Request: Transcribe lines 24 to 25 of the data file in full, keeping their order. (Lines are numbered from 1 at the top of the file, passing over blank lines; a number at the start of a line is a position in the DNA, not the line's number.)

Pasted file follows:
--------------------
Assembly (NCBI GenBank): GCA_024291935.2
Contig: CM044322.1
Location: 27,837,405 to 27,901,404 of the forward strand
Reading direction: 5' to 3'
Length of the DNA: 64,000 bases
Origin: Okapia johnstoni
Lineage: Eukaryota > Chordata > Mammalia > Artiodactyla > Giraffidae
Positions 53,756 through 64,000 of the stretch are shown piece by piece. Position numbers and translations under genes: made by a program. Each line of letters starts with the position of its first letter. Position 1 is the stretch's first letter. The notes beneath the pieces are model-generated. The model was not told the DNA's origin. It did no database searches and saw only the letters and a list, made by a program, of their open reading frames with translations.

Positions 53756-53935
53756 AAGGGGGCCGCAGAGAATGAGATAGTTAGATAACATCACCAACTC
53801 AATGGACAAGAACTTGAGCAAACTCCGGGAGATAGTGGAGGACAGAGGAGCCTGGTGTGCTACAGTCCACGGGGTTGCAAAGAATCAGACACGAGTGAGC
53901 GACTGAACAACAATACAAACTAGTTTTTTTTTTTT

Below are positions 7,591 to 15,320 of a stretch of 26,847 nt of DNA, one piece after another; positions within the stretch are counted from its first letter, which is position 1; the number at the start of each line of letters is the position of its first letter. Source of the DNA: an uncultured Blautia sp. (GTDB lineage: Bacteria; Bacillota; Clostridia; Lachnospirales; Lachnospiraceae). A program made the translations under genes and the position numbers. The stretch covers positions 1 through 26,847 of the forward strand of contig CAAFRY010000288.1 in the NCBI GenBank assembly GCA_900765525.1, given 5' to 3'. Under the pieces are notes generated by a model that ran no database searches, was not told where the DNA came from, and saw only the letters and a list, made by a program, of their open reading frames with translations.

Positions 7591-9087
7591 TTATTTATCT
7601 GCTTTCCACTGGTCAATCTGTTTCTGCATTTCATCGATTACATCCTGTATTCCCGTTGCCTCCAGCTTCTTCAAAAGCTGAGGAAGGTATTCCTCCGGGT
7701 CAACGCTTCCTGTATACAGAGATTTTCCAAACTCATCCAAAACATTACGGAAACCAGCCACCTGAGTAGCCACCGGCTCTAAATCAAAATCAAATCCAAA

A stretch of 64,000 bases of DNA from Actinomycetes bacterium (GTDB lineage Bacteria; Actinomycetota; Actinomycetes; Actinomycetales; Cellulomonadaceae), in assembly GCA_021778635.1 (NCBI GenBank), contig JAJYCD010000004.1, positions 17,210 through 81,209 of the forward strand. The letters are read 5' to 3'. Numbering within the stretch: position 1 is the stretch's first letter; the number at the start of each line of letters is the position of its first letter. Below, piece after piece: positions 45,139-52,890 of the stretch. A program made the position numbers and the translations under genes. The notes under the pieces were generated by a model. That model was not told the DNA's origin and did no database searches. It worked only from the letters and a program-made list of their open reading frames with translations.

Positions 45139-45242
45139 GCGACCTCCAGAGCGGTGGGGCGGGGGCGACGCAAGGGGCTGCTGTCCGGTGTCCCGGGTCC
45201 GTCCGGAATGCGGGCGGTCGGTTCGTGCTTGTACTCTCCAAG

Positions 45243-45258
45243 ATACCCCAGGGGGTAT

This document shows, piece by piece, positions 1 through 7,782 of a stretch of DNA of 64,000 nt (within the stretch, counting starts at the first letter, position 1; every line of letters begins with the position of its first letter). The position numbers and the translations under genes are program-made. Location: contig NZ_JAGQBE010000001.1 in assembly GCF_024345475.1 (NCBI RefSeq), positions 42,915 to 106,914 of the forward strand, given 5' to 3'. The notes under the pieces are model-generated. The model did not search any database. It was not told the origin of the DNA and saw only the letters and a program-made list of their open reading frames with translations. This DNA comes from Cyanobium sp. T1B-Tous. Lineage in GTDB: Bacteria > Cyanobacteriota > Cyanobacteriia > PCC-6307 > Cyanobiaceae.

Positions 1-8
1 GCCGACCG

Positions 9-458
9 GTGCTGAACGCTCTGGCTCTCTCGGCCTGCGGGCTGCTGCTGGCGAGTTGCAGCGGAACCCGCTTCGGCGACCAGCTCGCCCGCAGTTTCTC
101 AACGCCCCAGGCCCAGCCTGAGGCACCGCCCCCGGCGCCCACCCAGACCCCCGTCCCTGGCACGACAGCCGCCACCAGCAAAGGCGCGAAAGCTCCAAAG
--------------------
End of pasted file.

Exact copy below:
This document shows, piece by piece, positions 1 through 7,782 of a stretch of DNA of 64,000 nt (within the stretch, counting starts at the first letter, position 1; every line of letters begins with the position of its first letter). The position numbers and the translations under genes are program-made. Location: contig NZ_JAGQBE010000001.1 in assembly GCF_024345475.1 (NCBI RefSeq), positions 42,915 to 106,914 of the forward strand, given 5' to 3'. The notes under the pieces are model-generated. The model did not search any database. It was not told the origin of the DNA and saw only the letters and a program-made list of their open reading frames with translations. This DNA comes from Cyanobium sp. T1B-Tous. Lineage in GTDB: Bacteria > Cyanobacteriota > Cyanobacteriia > PCC-6307 > Cyanobiaceae.

Positions 1-8